If you find you really love darning, it's possible to take the technique to a higher level, as has been done in the case of this 1841 sampler, which features silk, wool and cotton threads embroidered in running and cross stitches on a plain weave foundation. A hole in a prominent place can become an opportunity to really break out your imagination and fancy stitchwork so that the darn becomes an adornment.

Researching this post led me down a rabbit hole of truly fascinating information on and examples of how to take mending and making do to a whole new level, to the point where it's an art and a source of pleasure rather than drearily frugal. I have a passion for salvage and thrifting and hate waste, so the topic is as catnip to me. I especially loved blogger Susannah's account of her year's experience in shopping and sewing within the limits of the British wartime clothing ration of 1941 on her blog Cargo Craft Cult. She tells us that before this experiment, her wardrobe consisted of vintage costume-type outfits that she had lovingly made but had little chance to wear, and the boring nondescript clothes that she actually wore. The discipline of shopping and sewing according to strict guidelines forced her to make vintage clothes she could actually wear every day, and to make her purchases more carefully as she would need to wear them often. The result was a wardrobe that was not only more practical but more interesting and attractive, and that she got much more real enjoyment from. And I'm not surprised to hear it.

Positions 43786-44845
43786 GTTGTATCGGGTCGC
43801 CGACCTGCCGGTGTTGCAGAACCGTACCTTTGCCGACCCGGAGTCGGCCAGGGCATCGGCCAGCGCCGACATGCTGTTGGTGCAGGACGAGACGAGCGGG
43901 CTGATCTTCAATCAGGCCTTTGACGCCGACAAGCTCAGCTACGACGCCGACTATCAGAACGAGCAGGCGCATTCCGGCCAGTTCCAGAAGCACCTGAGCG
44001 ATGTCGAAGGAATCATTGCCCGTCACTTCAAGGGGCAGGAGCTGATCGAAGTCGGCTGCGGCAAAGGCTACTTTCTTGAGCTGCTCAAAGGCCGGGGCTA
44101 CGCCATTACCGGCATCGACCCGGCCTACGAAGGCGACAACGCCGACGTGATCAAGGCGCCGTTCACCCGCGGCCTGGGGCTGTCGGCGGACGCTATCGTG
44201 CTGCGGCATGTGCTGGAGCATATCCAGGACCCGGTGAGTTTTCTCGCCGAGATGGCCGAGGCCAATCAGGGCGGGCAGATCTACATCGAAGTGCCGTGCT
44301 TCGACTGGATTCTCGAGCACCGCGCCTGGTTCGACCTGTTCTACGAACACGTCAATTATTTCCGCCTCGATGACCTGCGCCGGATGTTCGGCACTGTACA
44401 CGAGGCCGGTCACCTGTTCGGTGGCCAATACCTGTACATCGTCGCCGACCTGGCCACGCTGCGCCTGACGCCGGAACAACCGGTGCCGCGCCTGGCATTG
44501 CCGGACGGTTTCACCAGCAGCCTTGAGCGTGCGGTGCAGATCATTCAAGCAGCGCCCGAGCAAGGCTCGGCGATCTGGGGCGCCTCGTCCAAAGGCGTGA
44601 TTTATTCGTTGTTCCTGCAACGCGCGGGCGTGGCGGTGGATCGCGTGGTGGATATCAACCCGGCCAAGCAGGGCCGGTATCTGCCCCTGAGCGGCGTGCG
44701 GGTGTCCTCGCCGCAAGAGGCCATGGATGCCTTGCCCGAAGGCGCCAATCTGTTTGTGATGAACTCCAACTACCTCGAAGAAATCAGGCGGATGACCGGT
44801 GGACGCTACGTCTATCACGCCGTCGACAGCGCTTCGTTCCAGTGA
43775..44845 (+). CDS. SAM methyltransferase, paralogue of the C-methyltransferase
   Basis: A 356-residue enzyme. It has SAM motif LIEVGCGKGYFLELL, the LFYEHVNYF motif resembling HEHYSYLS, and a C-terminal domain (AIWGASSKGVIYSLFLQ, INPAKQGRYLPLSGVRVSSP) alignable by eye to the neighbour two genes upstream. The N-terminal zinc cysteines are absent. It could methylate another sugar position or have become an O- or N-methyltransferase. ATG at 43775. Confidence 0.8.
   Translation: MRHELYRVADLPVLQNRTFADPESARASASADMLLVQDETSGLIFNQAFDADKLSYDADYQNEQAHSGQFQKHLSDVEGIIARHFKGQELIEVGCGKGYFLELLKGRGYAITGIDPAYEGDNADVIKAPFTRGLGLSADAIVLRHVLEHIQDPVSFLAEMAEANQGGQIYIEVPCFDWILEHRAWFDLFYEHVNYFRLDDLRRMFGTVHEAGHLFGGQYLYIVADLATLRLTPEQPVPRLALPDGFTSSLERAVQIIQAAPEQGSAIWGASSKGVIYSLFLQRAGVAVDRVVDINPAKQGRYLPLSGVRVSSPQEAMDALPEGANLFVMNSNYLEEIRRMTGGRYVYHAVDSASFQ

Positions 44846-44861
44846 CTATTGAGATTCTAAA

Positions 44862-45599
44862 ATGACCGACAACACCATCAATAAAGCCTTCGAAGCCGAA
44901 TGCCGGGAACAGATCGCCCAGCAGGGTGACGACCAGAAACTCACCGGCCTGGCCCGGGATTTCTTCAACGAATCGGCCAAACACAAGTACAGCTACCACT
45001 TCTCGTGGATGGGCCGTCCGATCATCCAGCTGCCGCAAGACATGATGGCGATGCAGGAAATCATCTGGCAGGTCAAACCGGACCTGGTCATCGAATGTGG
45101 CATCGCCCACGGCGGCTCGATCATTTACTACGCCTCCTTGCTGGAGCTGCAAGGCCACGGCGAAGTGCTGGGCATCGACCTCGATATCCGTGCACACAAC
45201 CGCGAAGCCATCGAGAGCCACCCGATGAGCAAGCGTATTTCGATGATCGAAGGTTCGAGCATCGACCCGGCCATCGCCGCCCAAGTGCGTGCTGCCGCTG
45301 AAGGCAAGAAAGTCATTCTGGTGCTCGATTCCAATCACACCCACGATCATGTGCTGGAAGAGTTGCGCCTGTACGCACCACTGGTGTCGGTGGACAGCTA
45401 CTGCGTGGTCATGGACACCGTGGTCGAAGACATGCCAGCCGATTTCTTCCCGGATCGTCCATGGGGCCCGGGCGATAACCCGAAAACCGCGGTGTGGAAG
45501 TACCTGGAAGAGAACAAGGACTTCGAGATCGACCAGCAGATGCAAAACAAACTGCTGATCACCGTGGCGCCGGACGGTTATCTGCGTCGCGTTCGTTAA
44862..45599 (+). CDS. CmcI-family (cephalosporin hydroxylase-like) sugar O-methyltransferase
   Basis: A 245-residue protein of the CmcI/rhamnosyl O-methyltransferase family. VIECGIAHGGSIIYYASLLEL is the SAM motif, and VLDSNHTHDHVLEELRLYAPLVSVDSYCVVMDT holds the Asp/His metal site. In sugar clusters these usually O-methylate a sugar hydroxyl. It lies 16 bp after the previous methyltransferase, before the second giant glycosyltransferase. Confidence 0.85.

Working within restrictions is actually good for creativity. If you gave me limited materials and set me a specific task to achieve with them, I would do better and more creative work more quickly than I would if you were to turn me loose in a large room full of varied craft materials and just told me to make something. The human psyche seems to need limits to kick against.